If he was what? Gay? Was the kid coming on to him? And why would that be the first thing that came to his mind?
Doran took a big swallow of his coffee, and then sputtered half of it back into the cup and in his lap, likely because he’d scalded himself.
“Whoa. Easy, kiddo. Breathe.” Xavier took the cup out of his hand and set it back on the table so it wouldn’t end up in his lap as well.
The boy’s face shut down so hard that he gave Xavier whiplash. Xavier threw up both hands in retreat and leaned back in his chair.
“I saw you. At the gas station,” Doran said.
“Yes, I know. You were standing next to me at the counter.”
A questioning look came into those smoke-blue eyes, then the kid—Doran—studied his hands. “Anyway. I work across the road. Huge shop window. Goes out to the street. So, I see you.” He started fidgeting in his seat. “Every Sunday.” He stalled, then restarted, “When I saw the truck, I just wanted to see if it was you.”
Xavier rested his chin on his hand. He was starting to get an idea about what was going on here.
Doran looked away.
“And what inside the car would tell you it was mine?”
“I don’t know, man.” Doran threw up his hands, then stuck his chin out. “Look, it was stupid, I get that.”
Nothing slight or fragile about that chin. That was all stubborn sass and cornered challenge.
Xavier knew that special blend of vulnerable dignity firsthand, though it had been a while. A severe case of puppy crush. The kindest thing to do with that was to gently nip it in the bud.
He finished his coffee and slowly wiped his mug with the napkin. “Fair enough,” he said, getting up.
A tiny frown appeared between Doran’s eyebrows. One that just begged to be smoothed—or kissed—away. Christ, where had that come from?
“Do you want a lift back to your car?” Xavier asked, just to say something. He breathed a sigh of relief when Doran shook his head.
“See you around, then.” He left so fast that he still had the crumpled napkin in his hand when he reached for his car keys.
Holy shit. What had that been all about? He needed to get laid. That would stop him from crushing on kids so much younger than him. Well, five years, anyway. Seemed more like ten. Although Doran had taken great pains to assure him it wasn’t. Not the fucking point, Wagner.
“I’m here, Ma,” Xavier yelled through the house the next morning. They’d insisted he keep his key because, according to his father, It doesn’t stop being your home, boy, just because you move out. But he’d often thought there’d be much less yelling going on if he simply rang the bell. Not that she’d be able to get the door, of course.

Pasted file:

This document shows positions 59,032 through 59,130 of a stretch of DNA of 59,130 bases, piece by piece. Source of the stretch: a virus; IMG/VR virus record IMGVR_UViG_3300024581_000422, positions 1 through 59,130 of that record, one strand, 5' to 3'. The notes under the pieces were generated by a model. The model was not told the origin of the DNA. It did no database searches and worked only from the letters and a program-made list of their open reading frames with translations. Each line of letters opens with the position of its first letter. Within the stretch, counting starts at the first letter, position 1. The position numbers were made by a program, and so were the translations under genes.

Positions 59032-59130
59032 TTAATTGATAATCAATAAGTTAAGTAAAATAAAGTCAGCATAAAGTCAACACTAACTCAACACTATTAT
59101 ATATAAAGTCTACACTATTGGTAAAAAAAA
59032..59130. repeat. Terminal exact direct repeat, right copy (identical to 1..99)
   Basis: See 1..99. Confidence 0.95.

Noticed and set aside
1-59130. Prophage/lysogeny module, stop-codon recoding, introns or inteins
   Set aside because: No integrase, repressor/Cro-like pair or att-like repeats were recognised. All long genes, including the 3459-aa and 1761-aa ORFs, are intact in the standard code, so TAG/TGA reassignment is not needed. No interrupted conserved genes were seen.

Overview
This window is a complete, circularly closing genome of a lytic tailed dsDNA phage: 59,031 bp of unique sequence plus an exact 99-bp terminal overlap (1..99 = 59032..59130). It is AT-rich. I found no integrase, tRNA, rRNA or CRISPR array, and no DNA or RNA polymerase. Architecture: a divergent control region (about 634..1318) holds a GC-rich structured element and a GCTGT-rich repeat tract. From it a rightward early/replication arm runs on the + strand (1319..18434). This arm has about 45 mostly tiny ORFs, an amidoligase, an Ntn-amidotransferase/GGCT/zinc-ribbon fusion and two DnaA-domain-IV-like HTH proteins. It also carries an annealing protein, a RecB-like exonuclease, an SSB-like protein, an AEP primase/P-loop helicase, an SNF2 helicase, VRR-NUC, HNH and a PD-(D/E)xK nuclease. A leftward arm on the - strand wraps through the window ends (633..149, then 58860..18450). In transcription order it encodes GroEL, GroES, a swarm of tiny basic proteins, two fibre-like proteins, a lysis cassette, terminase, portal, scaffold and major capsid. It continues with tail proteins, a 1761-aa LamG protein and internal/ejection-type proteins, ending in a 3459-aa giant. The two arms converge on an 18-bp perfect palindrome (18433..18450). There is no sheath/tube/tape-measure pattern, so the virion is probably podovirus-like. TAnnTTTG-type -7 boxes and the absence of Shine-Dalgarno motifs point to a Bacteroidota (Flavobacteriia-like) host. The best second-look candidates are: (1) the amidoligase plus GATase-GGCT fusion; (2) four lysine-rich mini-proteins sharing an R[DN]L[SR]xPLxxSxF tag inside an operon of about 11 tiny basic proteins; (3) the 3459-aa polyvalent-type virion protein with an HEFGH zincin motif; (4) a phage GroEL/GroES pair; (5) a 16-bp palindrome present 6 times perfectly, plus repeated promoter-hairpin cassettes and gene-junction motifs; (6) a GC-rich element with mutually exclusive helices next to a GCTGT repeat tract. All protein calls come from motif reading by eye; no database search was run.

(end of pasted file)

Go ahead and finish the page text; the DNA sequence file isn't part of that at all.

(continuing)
His mother appeared at the top of the stairs holding up her index finger: One minute. They’d developed a sort of sign language since her stroke almost two years ago. He sometimes wished she’d at least given it a try when the doctors had told her she had a good chance of getting some of her speech back with therapy. But she’d listened to the garbled syllables coming out of her mouth for a few days, gotten quieter and quieter, and finally decided she was done talking.
Xavier strolled through the kitchen and stuck his head in the half-open door leading to the garage. “Papa? Are you in here?”
His father, towhead liberally covered in wood dust from sanding, peeked around the corner of a shelf. “Xav! Come on down, boy.” He wore his usual Henley and bib overalls. Still a big man at sixty, he’d taught Xavier all about patience and control in a world that only reached to their shoulders.
Xavier took the three steps down to the concrete floor. The garage had never been used to park a car, but had been his father’s shop since the day they’d finished building it. Business had picked up considerably with the movie people coming into town, and the prices they were willing to pay for handmade furniture bordered on the fantastic. Especially when it was quality work like that of Karl Wagner, who took pride in double dovetail joints and perfect lacquer finishes.
He still used a lot of the same tools he’d left Germany with as a teen, though he didn’t sell out of his garage anymore. These days The Cabinet was a small store on Main and Eighth, where Debbie fielded walk-ins from custom orders and made sure Karl charged proper prices for his work.
“Still working on that cherry vanity?”
“Debbie picked that up on Thursday. I’m putting the last coat on the sink cabinet, and started on a dining set. Look at that flitch of maple Ron brought over on Friday. Isn’t it a beauty?”
Usually Karl would drive down to the sawmill himself to hunt for unfinished planks with that certain je ne sais quoi that spoke to him. But sometimes, when Ron thought he had something special, he’d run it over right away. It was like a game between them of who could find the most striking piece.